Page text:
Surakarta is a battle game from Java. Play takes place on a grid of six rows of six points, between contending forces which have twelve pieces each. Pieces move like chess kings to adjacent points, but capture in a unique fashion, moving in a bobsleigh-like path that take in circular extensions at the edge of the board. Some have doubted the authenticity of the game.
History of Surakarta
The island of Java has given the world the peculiar and interesting game of surakarta. This game is named after an ancient town on the island, and is remarkable by the unusual way in which the pieces capture one another.
Traditionally, the game was played on a grid drawn into the sand, using stones and cowrie shells as pieces. Its origin is uncertain, but it may have developed from the game of alquerque, a forerunner of draughts. Surakarta, however, plays very differently to draughts.
The game was relatively unknown in the English-speaking world until the latter half of the twentieth century. It was first described in English by R. C. Bell, from a French source.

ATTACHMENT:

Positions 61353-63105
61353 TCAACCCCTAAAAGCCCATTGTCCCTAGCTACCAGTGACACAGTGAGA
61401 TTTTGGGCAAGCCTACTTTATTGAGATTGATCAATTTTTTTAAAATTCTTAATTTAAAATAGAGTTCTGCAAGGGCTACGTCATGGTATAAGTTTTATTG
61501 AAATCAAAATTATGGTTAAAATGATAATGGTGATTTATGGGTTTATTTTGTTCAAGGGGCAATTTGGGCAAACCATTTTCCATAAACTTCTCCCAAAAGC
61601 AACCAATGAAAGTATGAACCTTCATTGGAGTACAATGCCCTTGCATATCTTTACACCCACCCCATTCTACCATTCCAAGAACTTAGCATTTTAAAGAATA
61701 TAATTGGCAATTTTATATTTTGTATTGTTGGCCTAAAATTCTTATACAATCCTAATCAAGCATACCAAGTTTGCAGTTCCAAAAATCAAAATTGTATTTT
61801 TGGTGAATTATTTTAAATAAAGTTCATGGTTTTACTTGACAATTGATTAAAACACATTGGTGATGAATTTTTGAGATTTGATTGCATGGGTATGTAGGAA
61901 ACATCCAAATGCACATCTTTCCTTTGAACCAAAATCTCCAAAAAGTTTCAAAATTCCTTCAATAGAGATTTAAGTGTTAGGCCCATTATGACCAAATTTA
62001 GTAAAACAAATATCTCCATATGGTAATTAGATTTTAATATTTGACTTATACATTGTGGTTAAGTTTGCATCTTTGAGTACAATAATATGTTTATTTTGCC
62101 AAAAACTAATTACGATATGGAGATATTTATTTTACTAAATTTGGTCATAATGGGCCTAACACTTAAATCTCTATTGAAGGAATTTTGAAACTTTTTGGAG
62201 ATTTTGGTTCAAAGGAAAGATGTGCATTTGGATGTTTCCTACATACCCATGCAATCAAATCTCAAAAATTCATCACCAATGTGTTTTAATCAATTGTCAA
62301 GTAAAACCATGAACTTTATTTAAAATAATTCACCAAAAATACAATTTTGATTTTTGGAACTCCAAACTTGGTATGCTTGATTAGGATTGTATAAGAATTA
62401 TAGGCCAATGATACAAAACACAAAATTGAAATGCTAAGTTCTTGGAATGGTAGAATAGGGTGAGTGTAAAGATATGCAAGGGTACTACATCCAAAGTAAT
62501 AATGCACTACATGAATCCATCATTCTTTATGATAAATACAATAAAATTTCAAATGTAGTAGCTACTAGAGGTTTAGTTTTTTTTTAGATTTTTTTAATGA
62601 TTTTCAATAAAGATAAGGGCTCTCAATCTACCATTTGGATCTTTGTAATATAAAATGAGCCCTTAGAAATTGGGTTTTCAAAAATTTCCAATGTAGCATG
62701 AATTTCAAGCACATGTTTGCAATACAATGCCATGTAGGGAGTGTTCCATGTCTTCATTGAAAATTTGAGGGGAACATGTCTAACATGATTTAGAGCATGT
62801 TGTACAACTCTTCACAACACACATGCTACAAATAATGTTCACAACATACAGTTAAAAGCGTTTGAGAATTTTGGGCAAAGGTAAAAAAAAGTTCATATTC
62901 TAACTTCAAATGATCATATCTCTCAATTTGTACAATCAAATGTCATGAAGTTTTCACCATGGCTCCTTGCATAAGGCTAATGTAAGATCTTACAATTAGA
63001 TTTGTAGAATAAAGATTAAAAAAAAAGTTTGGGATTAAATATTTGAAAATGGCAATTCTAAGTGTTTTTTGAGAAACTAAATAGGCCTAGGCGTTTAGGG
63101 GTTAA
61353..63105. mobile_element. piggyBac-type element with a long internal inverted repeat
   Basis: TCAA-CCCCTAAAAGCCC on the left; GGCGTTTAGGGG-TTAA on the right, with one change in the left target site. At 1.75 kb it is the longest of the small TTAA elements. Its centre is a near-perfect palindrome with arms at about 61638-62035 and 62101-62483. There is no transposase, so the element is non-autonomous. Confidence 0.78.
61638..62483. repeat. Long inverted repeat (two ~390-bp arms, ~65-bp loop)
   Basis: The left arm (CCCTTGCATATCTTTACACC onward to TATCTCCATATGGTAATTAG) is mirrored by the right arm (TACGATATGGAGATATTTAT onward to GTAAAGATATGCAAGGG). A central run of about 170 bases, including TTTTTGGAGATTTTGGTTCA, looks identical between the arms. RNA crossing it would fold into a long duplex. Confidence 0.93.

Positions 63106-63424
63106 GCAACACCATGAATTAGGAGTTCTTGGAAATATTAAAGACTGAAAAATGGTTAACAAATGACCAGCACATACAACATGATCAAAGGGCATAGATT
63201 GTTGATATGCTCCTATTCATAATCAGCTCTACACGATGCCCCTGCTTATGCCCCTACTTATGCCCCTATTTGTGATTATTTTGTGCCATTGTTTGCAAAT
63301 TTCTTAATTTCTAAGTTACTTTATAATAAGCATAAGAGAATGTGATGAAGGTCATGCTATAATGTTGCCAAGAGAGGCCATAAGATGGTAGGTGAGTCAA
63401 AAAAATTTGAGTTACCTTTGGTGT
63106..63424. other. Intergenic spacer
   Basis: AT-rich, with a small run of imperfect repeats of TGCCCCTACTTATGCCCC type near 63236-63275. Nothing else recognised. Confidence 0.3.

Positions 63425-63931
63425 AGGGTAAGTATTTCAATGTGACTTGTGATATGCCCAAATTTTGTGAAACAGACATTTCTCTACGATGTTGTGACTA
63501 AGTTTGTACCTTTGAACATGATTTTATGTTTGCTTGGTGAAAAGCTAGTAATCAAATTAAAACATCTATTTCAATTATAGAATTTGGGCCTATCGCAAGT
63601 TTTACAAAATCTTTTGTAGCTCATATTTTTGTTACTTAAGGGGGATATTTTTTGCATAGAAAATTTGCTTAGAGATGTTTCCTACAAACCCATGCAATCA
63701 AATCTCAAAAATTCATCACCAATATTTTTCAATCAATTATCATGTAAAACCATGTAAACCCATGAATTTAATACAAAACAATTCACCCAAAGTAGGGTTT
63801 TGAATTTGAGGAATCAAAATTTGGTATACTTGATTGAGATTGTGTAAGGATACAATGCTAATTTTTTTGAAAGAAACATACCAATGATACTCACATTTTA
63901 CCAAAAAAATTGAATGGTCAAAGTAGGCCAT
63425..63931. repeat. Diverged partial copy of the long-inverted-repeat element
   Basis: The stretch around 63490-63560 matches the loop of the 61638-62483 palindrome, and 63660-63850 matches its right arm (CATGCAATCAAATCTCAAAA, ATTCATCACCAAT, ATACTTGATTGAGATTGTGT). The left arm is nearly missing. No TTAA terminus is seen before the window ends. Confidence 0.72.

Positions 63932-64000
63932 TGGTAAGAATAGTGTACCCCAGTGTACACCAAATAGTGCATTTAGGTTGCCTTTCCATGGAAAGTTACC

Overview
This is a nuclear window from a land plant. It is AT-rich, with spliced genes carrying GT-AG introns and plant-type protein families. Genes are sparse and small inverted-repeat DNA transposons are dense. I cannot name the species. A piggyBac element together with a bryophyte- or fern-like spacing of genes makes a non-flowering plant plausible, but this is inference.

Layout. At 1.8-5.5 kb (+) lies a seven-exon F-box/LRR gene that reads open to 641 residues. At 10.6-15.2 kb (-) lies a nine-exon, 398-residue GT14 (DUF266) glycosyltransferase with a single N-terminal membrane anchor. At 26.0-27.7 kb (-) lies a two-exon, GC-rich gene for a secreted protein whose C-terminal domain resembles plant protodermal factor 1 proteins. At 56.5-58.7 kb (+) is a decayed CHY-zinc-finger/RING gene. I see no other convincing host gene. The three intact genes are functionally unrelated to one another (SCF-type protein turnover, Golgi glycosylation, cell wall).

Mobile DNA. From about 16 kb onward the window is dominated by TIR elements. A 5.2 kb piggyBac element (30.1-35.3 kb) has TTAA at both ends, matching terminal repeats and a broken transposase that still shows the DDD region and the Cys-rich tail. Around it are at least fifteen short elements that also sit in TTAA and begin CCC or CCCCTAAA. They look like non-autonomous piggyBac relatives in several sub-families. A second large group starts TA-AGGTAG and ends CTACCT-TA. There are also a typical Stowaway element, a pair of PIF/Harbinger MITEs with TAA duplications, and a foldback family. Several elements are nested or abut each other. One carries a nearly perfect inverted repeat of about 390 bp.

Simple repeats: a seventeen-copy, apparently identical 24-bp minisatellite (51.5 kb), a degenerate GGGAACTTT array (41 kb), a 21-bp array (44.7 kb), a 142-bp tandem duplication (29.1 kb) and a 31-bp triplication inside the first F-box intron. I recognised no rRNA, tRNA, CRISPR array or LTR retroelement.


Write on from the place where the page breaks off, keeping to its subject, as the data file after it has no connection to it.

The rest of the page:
Rules for Surakarta
The rules for this game are very simple, and luckily, as the game was traditionally played in only one area of the world, there are no variations to complicate matters.
1. The surakarta board consists of a grid of six lines by six, with two concentric circular tracks at each corner, as shown in the diagram.
2. Each player starts with twelve pieces, which are placed on the intersections nearest to him – see the diagram.
3. Players decide at random who is to move first.
4. In a turn, a player may move one of his pieces from one intersection to an adjacent intersection, horizontally, vertically or diagonally.
5. Pieces may not jump over one another, and only one piece may occupy an intersection at any particular time.
6. The circular tracks are used only for capture; pieces cannot use them for ordinary movement.
7. A piece captures an enemy by sliding along a line, around a circular track, and further along the straight line until it lands on the enemy piece. The enemy is then removed from the board..
8. A capturing move may take in more than one of the circular tracks. It must, however, take in at least one.
9. There is no jumping in a capturing move; if another piece blocks the way then that capture cannot be made.
10. A player has won the game when he captures all of his opponent's pieces.